Your problems seems to be that your Cont has no monad implementation yet. With that, it's totally simple to access previous results - they're just in scope (as constants) of nested continuation callbacks: const contChain = tx => f => Cont(k => tx.runCont(r => f(r).runCont(k))); contChain( add(inc2) (inc3), intermediateResult => { const intermediateCont = contOf(intermediateResult); return mul(intermediateCont) (intermediateCont); }).runCont(id); (Of course it's a little weird that all your functions are already lifted and take Cont values as arguments - they shouldn't do that and simply be functions that return Cont values) Your code in Haskell: import Control.Monad.Cont import Control.Applicative let inc = liftA (+1) let inc2 = inc $ return 2 let inc3 = inc $ return 3 let add = liftA2 (+) let mul = liftA2 (*) (`runCont` id) $ add inc2 inc3 >>= \intermediateResult -> let intermediateCont = return intermediateResult in mul intermediateCont intermediateCont -- 49 {- or with do notation: -} (`runCont` id) $ do intermediateResult <- add inc2 inc3 let intermediateCont = return intermediateResult mul intermediateCont intermediateCont -- 49 (I haven't used monad transformers to make a taggedLog side effect)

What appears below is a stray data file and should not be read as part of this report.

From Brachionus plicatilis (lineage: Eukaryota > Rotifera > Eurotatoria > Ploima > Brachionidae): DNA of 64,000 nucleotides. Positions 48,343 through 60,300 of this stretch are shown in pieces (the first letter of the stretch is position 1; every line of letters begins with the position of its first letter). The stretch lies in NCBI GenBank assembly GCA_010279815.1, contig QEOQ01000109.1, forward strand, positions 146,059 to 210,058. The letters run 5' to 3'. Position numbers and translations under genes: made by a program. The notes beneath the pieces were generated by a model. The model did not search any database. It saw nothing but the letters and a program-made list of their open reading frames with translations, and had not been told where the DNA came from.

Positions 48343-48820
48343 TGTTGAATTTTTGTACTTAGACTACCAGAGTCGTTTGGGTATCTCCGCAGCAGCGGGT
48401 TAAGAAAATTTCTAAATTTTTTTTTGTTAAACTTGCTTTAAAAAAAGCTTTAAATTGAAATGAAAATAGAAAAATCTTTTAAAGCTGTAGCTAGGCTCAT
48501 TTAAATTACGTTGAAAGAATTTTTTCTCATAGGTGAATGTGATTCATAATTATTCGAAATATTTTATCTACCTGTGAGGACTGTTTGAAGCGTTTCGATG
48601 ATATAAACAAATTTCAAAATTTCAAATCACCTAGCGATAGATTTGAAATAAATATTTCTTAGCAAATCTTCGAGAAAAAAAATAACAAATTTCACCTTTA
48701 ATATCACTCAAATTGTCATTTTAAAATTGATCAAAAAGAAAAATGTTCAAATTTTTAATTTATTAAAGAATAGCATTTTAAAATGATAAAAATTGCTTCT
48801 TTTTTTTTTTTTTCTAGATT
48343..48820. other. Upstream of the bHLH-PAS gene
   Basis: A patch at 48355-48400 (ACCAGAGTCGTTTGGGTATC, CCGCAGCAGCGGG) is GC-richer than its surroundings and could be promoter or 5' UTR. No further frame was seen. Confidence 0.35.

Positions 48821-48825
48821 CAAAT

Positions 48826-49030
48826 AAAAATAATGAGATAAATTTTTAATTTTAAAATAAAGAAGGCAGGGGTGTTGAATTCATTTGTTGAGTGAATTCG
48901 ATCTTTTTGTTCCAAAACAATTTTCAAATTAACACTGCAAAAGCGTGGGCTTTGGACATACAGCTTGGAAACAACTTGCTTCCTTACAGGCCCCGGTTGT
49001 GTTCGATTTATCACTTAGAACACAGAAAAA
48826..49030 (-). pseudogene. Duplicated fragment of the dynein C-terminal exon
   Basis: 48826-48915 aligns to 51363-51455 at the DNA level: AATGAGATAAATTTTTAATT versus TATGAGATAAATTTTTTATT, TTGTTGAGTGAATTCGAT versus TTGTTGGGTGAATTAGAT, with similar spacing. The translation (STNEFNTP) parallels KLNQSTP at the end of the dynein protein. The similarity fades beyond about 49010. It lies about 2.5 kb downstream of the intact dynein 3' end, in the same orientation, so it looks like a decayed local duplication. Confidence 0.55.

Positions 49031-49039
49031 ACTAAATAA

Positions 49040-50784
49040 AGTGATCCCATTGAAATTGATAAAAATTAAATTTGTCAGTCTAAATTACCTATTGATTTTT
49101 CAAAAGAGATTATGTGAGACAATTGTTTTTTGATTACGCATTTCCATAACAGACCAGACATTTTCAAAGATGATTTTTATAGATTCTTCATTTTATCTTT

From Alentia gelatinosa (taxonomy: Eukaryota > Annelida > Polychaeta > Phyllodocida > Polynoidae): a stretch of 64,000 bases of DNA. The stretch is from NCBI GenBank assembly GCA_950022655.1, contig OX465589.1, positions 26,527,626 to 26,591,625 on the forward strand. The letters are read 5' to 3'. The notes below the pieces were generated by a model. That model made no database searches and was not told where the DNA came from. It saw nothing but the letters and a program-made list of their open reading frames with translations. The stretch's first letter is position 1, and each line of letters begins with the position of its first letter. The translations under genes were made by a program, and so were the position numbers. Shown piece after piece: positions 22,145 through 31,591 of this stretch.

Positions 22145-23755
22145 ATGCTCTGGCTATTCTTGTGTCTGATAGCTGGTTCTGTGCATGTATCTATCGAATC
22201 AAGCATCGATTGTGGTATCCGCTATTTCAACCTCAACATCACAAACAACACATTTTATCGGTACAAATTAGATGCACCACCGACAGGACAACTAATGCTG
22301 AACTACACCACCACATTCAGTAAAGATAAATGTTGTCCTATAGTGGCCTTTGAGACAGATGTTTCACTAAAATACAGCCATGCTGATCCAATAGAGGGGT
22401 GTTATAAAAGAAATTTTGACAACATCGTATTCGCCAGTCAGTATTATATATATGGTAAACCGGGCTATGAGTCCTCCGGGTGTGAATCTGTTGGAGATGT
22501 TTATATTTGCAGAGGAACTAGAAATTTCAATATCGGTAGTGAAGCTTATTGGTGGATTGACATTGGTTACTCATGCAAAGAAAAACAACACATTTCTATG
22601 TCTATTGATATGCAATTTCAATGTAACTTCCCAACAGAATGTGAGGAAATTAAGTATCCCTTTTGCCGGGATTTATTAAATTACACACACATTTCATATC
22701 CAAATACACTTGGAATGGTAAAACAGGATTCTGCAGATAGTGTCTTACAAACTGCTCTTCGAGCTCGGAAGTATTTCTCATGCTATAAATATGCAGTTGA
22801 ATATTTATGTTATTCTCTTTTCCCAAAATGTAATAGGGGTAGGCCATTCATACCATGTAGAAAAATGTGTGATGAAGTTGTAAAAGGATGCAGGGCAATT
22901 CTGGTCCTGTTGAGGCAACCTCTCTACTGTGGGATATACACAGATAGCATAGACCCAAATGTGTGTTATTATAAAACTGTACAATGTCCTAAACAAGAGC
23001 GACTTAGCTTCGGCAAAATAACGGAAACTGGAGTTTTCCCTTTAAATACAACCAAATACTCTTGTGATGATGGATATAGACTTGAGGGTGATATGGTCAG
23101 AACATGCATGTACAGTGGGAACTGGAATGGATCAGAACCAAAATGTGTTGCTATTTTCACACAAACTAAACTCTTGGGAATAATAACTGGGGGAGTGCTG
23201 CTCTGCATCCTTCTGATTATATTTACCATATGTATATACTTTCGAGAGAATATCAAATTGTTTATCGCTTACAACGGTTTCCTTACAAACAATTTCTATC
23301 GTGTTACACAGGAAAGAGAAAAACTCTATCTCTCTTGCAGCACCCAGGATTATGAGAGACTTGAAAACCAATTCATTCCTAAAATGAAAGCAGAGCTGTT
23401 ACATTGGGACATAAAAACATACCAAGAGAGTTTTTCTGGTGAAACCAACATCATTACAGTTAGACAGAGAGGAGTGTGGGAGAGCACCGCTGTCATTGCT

It seems that I can't avoid getting impure to obtain the desired behavior. The impurity is only local though, because I just replace the continuation chain with its result value. I can do this without changing the behavior of my program, because this is exactly what referential transparency guarantees us. Here is the transformation of the Cont constructor: const Cont = k => ({ runCont: k, [Symbol.toStringTag]: "Cont" }); // becomes const Cont = k => thisify(o => { // A o.runCont = (res, rej) => k(x => { // B o.runCont = l => l(x); // C return res(x); // D }, rej); // E o[Symbol.toStringTag] = "Cont"; return o; }); thisify in line A merely mimics this context, so that the Object to be constructed is aware of itself. Line B is the decisive change: Instead of just passing res to the continuation k I construct another lambda that stores the result x wrapped in a continuation under the runTask property of the current Task object (C), before it calls res with x (D). In case of an error rej is just applied to x, as usual (E). Here is the runnning example from above, now working as expected: const taggedLog = pre => s => (console.log(pre, s), s); const id = x => x; const thisify = f => f({}); // mimics this context const Cont = k => thisify(o => { o.runCont = (res, rej) => k(x => { o.runCont = l => l(x); return res(x); }, rej); o[Symbol.toStringTag] = "Cont"; return o; }); const contAp = tf => tx => Cont(k => tf.runCont(f => tx.runCont(x => k(f(x))))); const contLiftA2 = f => tx => ty => contAp(contMap(f) (tx)) (ty); const contOf = x => Cont(k => k(x)); const contMap = f => tx => Cont(k => tx.runCont(x => k(f(x)))); const inc = contMap(x => taggedLog("eval inc") (x + 1)); const inc2 = inc(contOf(2)); const inc3 = inc(contOf(3)); const add = contLiftA2(x => y => taggedLog("eval add") (x + y)); const mul = contLiftA2(x => y => taggedLog("eval mul") (x * y)); const intermediateResult = add(inc2) (inc3); mul(intermediateResult) (intermediateResult).runCont(id); /* should merely log eval inc 3 eval inc 4 eval add 7 eval add 49 */